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Morrisons rejects £5.5bn offer from US private equity firm

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Morrisons is the fourth largest chain of supermarkets in the UK. It has recently rejected a £5.5 billion takeover proposal from US private equity firm Clayton, Dubilier & Rice.

The supermarket chain with 118,000 staff members said that the offer “significantly undervalues” the firm.

Sir Terry Leahy, the CD&R’s advisor confirmed that the firm was considering a formal bid about its plans, after weekend media speculation.

Even beforehand the company made investments in the discount shop chain B&M, from which it made more than £1bn.

 

In a statement, Morrisons said it had –

 “evaluated the conditional proposal together with its financial adviser, Rothschild & Co, and unanimously concluded that the conditional proposal significantly undervalued Morrisons and its future prospects”.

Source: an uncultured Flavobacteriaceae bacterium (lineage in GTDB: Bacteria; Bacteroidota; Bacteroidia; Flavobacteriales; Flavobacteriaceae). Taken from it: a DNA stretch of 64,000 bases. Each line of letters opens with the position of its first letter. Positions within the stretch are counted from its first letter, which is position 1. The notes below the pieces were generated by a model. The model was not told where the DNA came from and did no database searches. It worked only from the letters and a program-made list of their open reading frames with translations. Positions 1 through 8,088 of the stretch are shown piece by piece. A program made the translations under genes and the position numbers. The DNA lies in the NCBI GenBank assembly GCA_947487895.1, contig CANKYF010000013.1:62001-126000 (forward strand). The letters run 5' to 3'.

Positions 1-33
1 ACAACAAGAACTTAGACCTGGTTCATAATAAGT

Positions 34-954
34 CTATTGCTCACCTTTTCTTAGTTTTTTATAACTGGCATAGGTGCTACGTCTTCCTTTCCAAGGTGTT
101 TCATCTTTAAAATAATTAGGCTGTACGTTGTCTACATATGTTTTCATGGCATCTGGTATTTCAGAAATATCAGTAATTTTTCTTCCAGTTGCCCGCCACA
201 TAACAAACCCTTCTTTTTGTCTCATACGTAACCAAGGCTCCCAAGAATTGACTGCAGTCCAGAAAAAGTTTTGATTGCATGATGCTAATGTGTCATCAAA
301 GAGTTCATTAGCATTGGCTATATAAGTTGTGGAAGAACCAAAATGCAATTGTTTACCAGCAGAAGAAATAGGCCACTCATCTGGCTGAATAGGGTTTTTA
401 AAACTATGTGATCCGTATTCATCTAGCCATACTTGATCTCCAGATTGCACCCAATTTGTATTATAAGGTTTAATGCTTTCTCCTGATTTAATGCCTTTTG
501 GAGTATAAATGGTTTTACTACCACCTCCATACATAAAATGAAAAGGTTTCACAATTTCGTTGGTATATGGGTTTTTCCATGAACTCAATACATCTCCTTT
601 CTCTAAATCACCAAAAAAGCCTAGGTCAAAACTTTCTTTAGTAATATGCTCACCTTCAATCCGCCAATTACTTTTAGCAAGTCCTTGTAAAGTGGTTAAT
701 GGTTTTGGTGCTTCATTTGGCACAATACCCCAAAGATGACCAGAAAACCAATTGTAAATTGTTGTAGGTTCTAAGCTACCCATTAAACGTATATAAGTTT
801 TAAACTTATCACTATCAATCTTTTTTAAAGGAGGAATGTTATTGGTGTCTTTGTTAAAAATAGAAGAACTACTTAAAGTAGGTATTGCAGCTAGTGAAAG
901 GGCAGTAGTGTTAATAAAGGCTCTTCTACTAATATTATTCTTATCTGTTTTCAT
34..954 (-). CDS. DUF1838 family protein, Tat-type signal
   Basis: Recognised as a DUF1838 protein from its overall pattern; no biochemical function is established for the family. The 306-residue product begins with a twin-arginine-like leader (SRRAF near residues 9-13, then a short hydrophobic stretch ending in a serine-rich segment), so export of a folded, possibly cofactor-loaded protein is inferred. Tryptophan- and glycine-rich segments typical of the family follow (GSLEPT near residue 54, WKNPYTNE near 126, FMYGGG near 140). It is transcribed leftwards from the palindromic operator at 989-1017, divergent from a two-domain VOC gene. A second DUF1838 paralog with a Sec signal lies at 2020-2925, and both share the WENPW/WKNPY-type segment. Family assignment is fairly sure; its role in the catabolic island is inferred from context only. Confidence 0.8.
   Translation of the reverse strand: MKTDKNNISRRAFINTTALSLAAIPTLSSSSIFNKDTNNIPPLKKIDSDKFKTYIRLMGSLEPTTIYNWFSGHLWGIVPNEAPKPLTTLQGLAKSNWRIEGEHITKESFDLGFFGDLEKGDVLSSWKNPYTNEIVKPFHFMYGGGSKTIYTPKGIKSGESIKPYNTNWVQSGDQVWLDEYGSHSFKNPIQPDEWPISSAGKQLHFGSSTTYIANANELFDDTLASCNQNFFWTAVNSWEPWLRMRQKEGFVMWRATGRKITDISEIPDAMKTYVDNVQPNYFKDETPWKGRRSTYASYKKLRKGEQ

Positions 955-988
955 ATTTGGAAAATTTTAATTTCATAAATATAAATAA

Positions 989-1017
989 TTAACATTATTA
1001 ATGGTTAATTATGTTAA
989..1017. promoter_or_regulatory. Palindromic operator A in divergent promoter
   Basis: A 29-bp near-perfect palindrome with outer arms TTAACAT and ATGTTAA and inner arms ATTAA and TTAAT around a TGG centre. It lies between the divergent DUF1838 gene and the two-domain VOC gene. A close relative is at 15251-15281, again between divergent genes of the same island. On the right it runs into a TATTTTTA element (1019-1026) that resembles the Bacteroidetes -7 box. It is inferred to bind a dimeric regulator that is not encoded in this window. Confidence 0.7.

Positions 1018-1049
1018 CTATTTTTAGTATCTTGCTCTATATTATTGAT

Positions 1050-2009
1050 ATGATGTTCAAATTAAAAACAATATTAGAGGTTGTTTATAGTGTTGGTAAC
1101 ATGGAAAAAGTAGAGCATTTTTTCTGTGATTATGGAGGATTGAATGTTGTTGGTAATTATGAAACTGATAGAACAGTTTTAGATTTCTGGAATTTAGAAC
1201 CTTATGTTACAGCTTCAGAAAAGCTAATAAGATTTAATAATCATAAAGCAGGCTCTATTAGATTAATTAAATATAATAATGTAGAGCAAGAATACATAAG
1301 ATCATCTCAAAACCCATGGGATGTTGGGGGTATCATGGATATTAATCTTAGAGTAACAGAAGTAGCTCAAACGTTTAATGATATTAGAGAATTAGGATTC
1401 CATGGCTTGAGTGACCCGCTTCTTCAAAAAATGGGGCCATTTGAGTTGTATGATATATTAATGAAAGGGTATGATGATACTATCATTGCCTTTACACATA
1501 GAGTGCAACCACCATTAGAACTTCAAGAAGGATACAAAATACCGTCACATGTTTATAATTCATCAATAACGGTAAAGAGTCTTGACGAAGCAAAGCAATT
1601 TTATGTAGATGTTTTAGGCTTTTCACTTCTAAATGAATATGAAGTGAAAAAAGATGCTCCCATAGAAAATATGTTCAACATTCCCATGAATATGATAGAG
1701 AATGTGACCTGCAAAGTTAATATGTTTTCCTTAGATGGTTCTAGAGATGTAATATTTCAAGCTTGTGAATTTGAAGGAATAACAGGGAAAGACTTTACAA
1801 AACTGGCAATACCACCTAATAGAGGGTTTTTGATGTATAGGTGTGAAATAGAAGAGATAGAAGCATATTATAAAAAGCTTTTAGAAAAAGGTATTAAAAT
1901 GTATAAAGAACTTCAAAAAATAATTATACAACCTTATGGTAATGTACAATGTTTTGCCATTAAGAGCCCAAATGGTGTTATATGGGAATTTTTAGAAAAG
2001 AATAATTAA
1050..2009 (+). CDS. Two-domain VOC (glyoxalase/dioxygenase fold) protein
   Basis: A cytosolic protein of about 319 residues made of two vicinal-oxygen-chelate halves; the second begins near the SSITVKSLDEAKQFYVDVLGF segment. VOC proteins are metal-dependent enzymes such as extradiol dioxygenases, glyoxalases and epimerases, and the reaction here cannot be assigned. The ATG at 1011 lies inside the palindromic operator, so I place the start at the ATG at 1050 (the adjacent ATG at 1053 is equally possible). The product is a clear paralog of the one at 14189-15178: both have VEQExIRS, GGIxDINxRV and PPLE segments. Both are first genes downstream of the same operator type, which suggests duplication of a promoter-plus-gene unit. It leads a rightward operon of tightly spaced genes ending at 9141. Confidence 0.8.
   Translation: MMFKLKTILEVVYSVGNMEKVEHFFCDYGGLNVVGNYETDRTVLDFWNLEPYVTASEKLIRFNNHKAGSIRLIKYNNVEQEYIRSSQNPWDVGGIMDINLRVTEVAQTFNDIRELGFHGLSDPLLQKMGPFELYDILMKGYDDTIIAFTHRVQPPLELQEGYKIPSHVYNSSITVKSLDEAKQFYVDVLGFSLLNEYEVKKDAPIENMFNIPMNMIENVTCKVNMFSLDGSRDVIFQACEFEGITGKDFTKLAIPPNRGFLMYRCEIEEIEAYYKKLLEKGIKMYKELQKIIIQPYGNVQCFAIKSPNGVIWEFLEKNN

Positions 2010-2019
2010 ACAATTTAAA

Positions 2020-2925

The proposal offered by CD&R was worth 230 pence a share. It does not create a formal offer, and under UK takeover rules it has until 17 July to announce a firm intention to bid or walk away.

CD&R is one of the biggest turnover firms in the world. And this move, would have been one of the most high profile of many bids for UK companies, last year.

The company also agreed to a £2.8bn takeover of UK healthcare group UDG, and a £308m bid for the plumbing group Wolseley, this year.

Morrisons – with its 500-store property portfolio, most of which it owns completely – and its 10% of the grocery market – is an striking proposition.

Various speculations regarding the bids about Morrisons has been made by Amazon.

 

As per the information provided by the Financial Times CD&R’s intentions in the beginning were to approach the Morrisons on June 14.

In addition to the cash offer, CD&R would take on Morrisons’ £3.2bn of debt, taking the total value of any deal to almost £9bn.

A formal bid from CD&R could involve Mr Leahy who is now Morrisons’ chairman and chief executive respectively.

Morrison’s sales had increased by 2.7% in the 14 weeks to 9 May, in the previous month. But it had faced a £27m bill for Covid-related costs in the past.

Earlier this month, Morrisons was reproached by investors over executive pay, with more than 70% of votes cast at its annual shareholders’ meeting rejecting its pay report.

 

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